Vortragsankündigung 2017 Münster The Beauties of Hunting

Tuesday, December 19th 2017 4-6 p.m.

Institute of Ethnology, WWU Münster

Studtstraße 21, Raum STU 105 (2.10)

The Beauties of Hunting: a ‚tandem film‘ format for an audiovisual/sensory ethnography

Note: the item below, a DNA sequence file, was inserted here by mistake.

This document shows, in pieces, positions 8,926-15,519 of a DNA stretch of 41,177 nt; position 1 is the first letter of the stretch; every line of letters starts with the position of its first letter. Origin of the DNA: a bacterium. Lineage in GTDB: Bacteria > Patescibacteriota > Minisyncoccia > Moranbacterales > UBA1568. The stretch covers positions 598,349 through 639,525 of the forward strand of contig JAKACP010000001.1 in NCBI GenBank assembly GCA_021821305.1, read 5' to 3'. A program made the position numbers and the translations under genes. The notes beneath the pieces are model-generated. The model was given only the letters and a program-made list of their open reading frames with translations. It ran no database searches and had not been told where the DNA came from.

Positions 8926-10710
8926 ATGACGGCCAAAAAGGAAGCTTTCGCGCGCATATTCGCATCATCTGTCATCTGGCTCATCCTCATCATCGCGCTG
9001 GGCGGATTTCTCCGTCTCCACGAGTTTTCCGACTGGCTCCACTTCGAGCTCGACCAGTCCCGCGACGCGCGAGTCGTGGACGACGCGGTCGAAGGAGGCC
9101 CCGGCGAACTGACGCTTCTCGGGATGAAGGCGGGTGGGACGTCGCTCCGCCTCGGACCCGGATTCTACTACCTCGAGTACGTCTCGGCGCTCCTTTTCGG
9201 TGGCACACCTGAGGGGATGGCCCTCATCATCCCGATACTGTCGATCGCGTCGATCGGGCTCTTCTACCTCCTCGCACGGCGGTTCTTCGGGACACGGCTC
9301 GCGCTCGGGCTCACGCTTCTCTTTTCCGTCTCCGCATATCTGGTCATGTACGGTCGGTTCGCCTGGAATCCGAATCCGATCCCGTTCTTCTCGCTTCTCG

For Clifford Geertz, „a good interpretation of anything – a poem, a person, a history, a ritual, an institution, a society – takes us into the heart of that of which it is the interpretation“ (1973:18). For a sensory ethnography – perhaps more than for any other kind of ethnography – to go ‚into the heart‘ of unfamiliar sensuous lifeworlds is paramount. Yet it is not enough to simply ‚evoke‘ sensory impressions; the sociocultural structuring of sensory experience has to be addressed as well. The usual way for doing this in ethnographic film is by introducing contextual information, often in form of verbal commentaries. Another solution would be to stay close to the initial sensory experience one describes through film and let one film be a visual commentary to the other. This is what I call a ‚tandem film‘. The documentary short The Beauty of Hunting (2016, 10 min.) is a descriptive, evocative film of one hunting situation which uses atmospheric shots of a female hunter to allow viewers to feel-into her experience of observing and waiting for the animal. With the clear focus on one hunter, this film aims at conveying the sense of immersion into the landscape combined with the sense of anticipation for game to appear which are key to understanding the hunter’s vigilance. In the accompanying documentary, The Beauty of Hunting Revisited (2016, 40 min.), I re-embedded the former hunting situation within the unfolding process of the whole hunting day it was taken from originally. Apart from the experiential structures that were in focus in the documentary short (the sense of immersion and anticipation), this longer film adds other layers of meaning to this hunting practice. It expands the hunting experience of the one female hunter by showing how her hunting situation evolved through previous actions of the day (how a large group of hunters and beaters gather and are distributed in an orchestrated large hunt), by showing what happened parallel to her waiting (the beaters going through the forest towards her and the other hunters) and finally what happened afterwards (how many animals were killed and how they are butchered, how the hunters come together at the end of the hunting day and eat together). The screening of both films in the Institutscolloquium is intended to open up a discussion of new formats for ethnographic film, including their coordinated presentation on multimedia websites or installations (see e.g. CastaingTaylor’s Sweetgrass).